Cabot adds that, when it became clear that Taylor was not getting the job done through the first two games of the season, the Browns were likely eyeing next week’s game against the Raiders as a target date for Mayfield’s debut anyway. But Taylor’s concussion — which Mike Florio of Pro Football Talk believes may have been a ruse to get Mayfield in the game — allowed them to expedite the process.

Cabot says Jackson has not yet made a formal announcement because he wants to be respectful towards the veteran Taylor and to speak with him before going public. As Adam Schefter of ESPN tweets, Taylor is expected to clear the concussion protocol this week, so assuming Cabot’s report is accurate, Taylor will serve as Mayfield’s backup going forward.

Photo courtesy of USA Today Sports Images.

North Notes: Mayfield, Steelers, Moore

Browns fans enjoyed the chance to see a matchup between the quarterback most assumed they’d select vs. the one they actually did on Thursday, and Baker Mayfield won the first round between he and Sam Darnold. The USC-developed passer loomed as the frontrunner to go No. 1 overall for months, until Mayfield buzz increased during draft week. However, it wasn’t that tough of a decision for John Dorsey, with Terry Pluto of cleveland.com noting the new Browns GM had a “far higher” grade on Mayfield than Darnold. Both Pluto and cleveland.com’s Mary Kay Cabot write that a return to Tyrod Taylor as the starter doesn’t make sense, with Cabot adding the months-long stance to start Taylor over Mayfield was made by both Dorsey and Hue Jackson. After the Browns’ 21-17 win over the Jets, Dorsey, per Cabot, was overheard saying to owners Jimmy and Dee Haslam, “I think I picked the right one,” appearing to reference the controversial Mayfield-over-Darnold selection.

Here’s the latest out of the North divisions:

  • Sterling Moore has a workout scheduled with the Bears for next week, Jane Slater of NFL.com tweets. A former Saints, Cowboys and Buccaneers starter, Moore failed to make the Lions’ 53-man roster out of training camp. The 28-year-old cornerback played six games with the Saints last season, his second stint in New Orleans.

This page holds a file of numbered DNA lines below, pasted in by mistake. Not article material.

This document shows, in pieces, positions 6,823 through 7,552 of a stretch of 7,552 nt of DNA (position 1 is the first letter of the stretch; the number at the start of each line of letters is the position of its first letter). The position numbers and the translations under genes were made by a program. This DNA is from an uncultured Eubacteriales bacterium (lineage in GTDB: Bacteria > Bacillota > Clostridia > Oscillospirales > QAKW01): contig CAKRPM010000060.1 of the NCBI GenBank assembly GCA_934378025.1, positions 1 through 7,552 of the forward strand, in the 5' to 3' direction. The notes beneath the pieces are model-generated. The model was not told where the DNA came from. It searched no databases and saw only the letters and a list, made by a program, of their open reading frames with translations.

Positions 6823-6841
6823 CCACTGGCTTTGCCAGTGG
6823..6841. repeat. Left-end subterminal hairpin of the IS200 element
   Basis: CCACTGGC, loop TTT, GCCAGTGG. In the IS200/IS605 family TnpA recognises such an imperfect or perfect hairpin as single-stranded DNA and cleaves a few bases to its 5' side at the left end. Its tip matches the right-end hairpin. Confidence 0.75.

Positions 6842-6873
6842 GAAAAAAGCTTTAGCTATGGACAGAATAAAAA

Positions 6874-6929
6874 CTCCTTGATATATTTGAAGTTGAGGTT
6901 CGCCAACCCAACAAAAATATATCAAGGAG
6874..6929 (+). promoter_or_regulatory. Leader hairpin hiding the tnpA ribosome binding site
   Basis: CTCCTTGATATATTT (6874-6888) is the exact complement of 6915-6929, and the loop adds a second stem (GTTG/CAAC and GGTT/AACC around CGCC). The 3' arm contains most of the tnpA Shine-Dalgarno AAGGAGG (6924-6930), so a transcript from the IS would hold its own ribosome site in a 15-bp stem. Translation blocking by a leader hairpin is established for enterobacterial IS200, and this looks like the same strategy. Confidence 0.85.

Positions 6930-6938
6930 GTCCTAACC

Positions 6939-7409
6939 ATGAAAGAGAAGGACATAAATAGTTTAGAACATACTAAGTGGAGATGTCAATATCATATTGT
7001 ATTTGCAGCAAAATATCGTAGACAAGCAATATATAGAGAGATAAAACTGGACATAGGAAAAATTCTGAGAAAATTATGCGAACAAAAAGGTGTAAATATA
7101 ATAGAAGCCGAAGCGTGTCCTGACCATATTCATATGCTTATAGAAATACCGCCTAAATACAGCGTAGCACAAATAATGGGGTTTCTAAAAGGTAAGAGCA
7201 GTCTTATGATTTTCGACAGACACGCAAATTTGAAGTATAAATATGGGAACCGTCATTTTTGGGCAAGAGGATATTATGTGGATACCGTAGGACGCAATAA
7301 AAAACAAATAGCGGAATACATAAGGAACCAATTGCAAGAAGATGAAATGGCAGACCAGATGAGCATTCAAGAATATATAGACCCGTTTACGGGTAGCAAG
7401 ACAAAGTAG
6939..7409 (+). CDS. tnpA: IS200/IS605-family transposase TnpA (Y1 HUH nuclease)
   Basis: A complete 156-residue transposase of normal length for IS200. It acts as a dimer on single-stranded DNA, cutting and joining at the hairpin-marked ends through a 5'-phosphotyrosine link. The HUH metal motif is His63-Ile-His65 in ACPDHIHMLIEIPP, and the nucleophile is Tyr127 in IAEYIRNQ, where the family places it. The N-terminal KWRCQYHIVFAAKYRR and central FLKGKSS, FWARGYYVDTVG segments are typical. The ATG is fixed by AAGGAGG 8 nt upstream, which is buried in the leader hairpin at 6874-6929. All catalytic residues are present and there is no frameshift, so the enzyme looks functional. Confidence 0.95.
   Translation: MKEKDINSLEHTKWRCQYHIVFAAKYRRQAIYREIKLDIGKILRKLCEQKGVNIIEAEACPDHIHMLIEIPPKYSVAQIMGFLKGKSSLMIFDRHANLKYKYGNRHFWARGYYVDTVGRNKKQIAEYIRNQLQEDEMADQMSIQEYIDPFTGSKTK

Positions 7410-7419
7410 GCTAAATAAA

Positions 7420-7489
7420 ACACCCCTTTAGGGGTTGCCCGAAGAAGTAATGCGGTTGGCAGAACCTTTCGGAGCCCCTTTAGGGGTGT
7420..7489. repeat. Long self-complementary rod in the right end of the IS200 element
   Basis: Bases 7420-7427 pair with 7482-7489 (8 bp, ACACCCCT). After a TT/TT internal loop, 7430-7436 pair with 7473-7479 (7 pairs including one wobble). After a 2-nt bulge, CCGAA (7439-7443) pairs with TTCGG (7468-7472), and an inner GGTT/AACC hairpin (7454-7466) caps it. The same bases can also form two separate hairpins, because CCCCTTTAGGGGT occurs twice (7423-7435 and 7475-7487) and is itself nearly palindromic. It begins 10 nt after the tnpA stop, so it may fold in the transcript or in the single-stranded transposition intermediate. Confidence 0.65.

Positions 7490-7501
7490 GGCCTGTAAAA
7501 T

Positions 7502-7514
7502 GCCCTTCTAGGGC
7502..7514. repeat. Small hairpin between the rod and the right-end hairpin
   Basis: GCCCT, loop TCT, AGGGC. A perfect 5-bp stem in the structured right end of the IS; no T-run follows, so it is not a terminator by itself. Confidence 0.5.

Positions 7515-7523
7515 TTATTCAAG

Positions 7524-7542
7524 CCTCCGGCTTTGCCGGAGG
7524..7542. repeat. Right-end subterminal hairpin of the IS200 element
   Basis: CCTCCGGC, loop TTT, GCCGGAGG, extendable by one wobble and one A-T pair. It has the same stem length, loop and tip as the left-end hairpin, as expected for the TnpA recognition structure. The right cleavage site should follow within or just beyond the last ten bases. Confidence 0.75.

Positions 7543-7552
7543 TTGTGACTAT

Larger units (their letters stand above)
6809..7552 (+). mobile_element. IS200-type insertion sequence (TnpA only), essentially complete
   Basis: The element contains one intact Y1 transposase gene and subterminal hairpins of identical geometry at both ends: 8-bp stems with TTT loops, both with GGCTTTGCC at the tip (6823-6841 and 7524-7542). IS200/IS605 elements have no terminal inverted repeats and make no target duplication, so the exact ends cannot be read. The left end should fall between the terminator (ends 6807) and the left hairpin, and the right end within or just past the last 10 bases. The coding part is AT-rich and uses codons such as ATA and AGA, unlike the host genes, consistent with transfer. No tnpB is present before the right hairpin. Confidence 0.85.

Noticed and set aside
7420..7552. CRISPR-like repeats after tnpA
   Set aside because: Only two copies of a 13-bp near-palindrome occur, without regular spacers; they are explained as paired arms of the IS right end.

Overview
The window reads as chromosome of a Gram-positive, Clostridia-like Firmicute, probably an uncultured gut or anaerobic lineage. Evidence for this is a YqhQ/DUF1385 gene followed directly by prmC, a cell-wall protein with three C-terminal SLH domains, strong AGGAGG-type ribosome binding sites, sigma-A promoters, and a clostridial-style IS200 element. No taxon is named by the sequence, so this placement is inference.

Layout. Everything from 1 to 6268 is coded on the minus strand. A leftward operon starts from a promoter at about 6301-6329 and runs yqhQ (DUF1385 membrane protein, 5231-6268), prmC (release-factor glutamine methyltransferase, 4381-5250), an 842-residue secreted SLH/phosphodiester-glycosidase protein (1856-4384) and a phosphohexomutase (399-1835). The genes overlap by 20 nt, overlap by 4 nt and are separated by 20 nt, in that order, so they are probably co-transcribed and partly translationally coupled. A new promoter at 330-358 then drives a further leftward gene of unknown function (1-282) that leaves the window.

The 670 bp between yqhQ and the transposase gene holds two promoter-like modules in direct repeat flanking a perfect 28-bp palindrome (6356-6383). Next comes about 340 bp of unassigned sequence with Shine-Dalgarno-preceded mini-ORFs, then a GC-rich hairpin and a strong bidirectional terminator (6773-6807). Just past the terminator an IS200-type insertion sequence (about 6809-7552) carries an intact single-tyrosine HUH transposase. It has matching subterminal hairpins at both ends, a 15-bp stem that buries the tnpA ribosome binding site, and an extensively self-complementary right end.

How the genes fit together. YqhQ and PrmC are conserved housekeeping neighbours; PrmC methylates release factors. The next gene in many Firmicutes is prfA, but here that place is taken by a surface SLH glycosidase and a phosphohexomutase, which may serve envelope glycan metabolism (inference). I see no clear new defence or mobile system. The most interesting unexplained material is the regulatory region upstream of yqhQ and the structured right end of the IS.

• The Steelers‘ corner situation will see a boost in a bigger-than-expected spot Monday night. Joe Haden appears set to return for Pittsburgh after missing Week 2, Adam Caplan of Sirius XM Radio tweets. Haden practiced fully on Saturday. Morgan Burnett, however, doesn’t look likely to suit up Monday. The Steelers listed their recently signed safety as doubtful to face the Buccaneers.
  • Pittsburgh’s reeling on its offensive line. David DeCastro will miss his second straight game because of the fractured right hand he suffered in Week 1. Marcus Gilbert is doubtful for Week 3 because of a hamstring malady. The Steelers declared DeCastro out, and the Associated Press notes B.J. Finney will start in his place. Matt Feiler is in line to start at right tackle for Gilbert, per the AP. The Steelers struggled to produce much on the ground in Week 2 without some key pieces, with James Conner being held to 17 rushing yards after a 135-yard debut in Cleveland. Of course, the Chiefs’ 21-0 start forced the Steelers to pass much more often than they would have otherwise done.
  • The Ravens did not make a move to adjust their cornerback situation on Saturday, meaning they’ll be down to four healthy players at this spot against the Broncos on Sunday. Rookie Anthony Averett will miss Week 3, Jonas Shaffer of the Baltimore Sun notes. This may force rookie UDFA Darious Williams into action. Although, Baltimore’s still in relatively good shape despite Averett and Jimmy Smith‘s absences. Marlon Humphrey, Brandon Carr and Tavon Young are available.

Browns Notes: Mayfield, Dez, Gonzalez

This does not come as a great shock, but 2018 No. 1 overall pick Baker Mayfield will open the season as the Browns’ backup signal-caller, as Jeff Schudel of the News-Herald tweets (though head coach Hue Jackson wants to inform his team of his decision before making it official). It was always understood that Tyrod Taylor, whom the Browns acquired in an offseason trade with the Bills, would serve as the team’s starting quarterback at least until Mayfield is deemed ready, and we recently heard that Cleveland is allegedly open to extending Taylor’s contract (he is eligible for free agency at season’s end).

The decision to name Mayfield the No. 2 QB, then, is actually more about the battle between Mayfield and Drew Stanton — Jackson said last week that he was still undecided as to which player would serve as the backup — than the “battle” between Mayfield and Taylor. Stanton, the long-time second-stringer who signed a two-year pact with the Browns in March, will be the team’s No. 3 quarterback, assuming Cleveland elects to keep three QBs.

Now let’s take a look at several more notes out of Cleveland:

  • Josh Gordon will not play in the Browns’ preseason finale due to hamstring discomfort, but Jackson says the embattled wideout — who is expected to be ready for Week 1 — is “getting close,” per Mary Kay Cabot of Cleveland.com (via Twitter).
  • In her weekly mailbag, Cabot says the Browns have not ruled out signing Dez Bryant, who recently rejected the team’s contract offer. She says Bryant liked the Browns and clearly the team had interest in him, so things could change at any time.
  • Cabot also suggests in her mailbag that Shon Coleman, who was given the first chance to succeed Joe Thomas at left tackle, could well be on the roster bubble.
  • Jackson says he “thinks” Zane Gonzalez is in the lead in the Browns’ kicking battle, per Nate Ulrich of the Akron Beacon Journal (via Twitter).